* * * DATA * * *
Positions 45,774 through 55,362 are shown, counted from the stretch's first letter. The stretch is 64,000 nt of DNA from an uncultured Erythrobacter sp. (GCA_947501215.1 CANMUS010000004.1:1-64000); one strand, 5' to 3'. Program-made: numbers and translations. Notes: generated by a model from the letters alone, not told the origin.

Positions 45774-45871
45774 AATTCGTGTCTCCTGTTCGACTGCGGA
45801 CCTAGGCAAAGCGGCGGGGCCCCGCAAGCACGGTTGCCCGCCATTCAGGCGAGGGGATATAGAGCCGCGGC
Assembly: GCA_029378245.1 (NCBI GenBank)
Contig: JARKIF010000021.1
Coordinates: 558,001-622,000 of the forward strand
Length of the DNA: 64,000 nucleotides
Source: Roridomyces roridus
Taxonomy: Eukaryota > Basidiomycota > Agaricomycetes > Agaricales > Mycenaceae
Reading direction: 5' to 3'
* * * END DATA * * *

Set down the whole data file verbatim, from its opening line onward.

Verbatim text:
Positions 45,774 through 55,362 are shown, counted from the stretch's first letter. The stretch is 64,000 nt of DNA from an uncultured Erythrobacter sp. (GCA_947501215.1 CANMUS010000004.1:1-64000); one strand, 5' to 3'. Program-made: numbers and translations. Notes: generated by a model from the letters alone, not told the origin.

Positions 45774-45871
45774 AATTCGTGTCTCCTGTTCGACTGCGGA
45801 CCTAGGCAAAGCGGCGGGGCCCCGCAAGCACGGTTGCCCGCCATTCAGGCGAGGGGATATAGAGCCGCGGC
Assembly: GCA_029378245.1 (NCBI GenBank)
Contig: JARKIF010000021.1
Coordinates: 558,001-622,000 of the forward strand
Length of the DNA: 64,000 nucleotides
Source: Roridomyces roridus
Taxonomy: Eukaryota > Basidiomycota > Agaricomycetes > Agaricales > Mycenaceae
Reading direction: 5' to 3'